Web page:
Education, From The Capitol To The Classroom

Franklin Township Schools Chief: Attorney General Playing Politics With Busing

    Kyle Stokes / StateImpact Indiana

    Traffic jams built up outside Franklin Township schools in August on the first day school busing in the district was no longer free to families.

    Indiana’s attorney general has published an opinion supporting the premise of a lawsuit against Franklin Township for the district’s cancellation of bus service, but superintendent Walter Bourke is standing firm.

    In an interview with StateImpact, he dismissed the AG’s official opinion — which accused the district of skirting state laws in its move to cut busing — as politically motivated.

    “The attorney general is as much a politician as an attorney.  And I believe the opinion that he issued is as much about politics as it is about legal issues,” Bourke said.

    Attorney general Greg Zoeller disagrees. Bryan Corbin, a spokesman for Zoeller’s office, says the AG stands by the document — which dictates the legal position of Indiana’s State Board of Accounts — as “meticulously researched.”

    “This is an objective legal opinion by the State’s lawyer, researched at the request of our clients the state legislators to assist them in preparing legislation,” Corbin wrote in an e-mail.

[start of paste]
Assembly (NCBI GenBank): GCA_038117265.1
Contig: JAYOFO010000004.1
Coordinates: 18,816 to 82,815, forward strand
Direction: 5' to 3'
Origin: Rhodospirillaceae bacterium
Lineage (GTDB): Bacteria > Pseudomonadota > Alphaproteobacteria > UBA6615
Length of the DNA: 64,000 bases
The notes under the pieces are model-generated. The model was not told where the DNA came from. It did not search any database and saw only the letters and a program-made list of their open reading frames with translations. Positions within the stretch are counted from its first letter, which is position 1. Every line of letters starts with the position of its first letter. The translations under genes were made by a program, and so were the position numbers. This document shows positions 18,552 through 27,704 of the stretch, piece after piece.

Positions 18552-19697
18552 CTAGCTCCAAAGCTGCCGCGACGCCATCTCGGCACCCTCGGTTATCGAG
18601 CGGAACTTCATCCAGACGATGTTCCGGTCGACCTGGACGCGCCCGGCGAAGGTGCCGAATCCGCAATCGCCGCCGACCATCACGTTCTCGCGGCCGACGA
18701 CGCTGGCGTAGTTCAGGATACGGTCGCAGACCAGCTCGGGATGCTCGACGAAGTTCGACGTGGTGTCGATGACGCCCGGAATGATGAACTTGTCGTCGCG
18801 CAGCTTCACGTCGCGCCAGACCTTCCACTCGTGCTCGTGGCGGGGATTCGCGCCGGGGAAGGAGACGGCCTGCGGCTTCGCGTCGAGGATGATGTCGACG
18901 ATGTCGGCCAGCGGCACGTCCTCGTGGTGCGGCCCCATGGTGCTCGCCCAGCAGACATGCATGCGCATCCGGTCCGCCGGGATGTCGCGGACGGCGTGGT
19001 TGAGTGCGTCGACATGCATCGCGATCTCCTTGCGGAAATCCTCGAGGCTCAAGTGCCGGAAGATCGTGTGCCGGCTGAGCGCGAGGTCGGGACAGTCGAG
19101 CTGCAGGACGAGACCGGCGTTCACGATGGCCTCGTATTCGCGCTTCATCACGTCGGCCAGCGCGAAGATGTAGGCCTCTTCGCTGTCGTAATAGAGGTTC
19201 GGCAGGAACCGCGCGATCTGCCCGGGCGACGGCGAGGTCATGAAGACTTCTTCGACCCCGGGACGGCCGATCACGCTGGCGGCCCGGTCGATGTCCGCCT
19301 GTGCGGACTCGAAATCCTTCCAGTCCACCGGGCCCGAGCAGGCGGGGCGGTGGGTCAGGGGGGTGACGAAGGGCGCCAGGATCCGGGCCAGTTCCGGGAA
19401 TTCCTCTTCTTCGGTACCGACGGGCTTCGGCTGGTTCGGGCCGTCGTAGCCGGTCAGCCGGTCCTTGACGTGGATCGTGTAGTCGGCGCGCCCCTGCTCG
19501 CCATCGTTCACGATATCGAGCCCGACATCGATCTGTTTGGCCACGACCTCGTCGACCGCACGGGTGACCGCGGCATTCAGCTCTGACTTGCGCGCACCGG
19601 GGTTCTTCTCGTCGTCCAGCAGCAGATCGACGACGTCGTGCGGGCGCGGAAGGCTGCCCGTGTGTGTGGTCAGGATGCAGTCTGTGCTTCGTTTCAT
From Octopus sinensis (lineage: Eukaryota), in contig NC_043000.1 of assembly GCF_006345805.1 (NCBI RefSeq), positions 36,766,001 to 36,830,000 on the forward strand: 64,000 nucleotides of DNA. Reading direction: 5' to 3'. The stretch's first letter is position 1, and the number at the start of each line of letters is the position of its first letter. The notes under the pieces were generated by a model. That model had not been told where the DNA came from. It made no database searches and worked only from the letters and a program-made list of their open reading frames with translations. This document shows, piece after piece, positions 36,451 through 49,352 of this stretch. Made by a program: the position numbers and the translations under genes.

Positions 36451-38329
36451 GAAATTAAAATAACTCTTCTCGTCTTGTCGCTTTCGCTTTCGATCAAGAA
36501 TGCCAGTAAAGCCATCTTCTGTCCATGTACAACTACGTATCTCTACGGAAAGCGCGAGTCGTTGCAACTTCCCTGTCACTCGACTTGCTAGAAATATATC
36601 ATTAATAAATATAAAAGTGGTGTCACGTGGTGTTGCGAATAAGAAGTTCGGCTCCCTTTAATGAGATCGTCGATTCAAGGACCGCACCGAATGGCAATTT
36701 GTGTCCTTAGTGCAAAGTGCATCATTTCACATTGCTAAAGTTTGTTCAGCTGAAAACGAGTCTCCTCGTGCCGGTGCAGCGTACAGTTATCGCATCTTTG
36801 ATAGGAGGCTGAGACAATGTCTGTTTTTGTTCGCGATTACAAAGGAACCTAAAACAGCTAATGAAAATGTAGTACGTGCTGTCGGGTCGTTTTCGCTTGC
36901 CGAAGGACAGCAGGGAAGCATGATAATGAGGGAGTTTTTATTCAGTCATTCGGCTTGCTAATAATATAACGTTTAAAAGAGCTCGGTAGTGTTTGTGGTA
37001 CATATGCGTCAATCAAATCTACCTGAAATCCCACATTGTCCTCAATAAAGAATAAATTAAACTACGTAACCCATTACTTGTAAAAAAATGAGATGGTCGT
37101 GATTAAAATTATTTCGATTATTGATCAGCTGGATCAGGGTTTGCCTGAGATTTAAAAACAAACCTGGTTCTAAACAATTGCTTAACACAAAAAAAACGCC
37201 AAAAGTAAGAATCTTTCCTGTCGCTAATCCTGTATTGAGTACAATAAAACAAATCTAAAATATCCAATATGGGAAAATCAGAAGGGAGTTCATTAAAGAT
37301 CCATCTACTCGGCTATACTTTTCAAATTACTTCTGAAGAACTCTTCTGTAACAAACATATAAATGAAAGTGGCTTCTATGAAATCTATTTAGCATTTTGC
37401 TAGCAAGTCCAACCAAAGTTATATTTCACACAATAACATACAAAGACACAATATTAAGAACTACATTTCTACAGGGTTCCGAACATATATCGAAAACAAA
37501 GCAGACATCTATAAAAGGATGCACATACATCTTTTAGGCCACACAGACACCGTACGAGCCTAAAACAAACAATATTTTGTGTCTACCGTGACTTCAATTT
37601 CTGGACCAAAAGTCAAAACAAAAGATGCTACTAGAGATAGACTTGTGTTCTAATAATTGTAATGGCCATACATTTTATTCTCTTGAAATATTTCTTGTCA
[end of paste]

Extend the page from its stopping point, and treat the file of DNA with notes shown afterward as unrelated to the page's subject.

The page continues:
Citing the failure of a referendum and a loss of $16 million in revenues due to new property tax caps, Bourke cut the district’s bus services entirely at the beginning of this year — which, the district contends, is allowed under state law.

    The district contracted with the state-established non-profit Central Indiana Education Services Corporation (CIESC) to provide busing in the district, at an annual cost of $40 to $50 per student, per month.

    “We have approved, as the law requires, contracts between parents and bus drivers. There is a statute that allows that to happen,” said Bourke.

    But the attorney general’s opinion says Franklin Township’s busing contract with CIESC reflects district attempts “to do indirectly what it is prohibited from doing directly” under state law.

    A lawsuit filed by a Franklin Township parent claims the district’s failure to provide busing bars access to a free public education.


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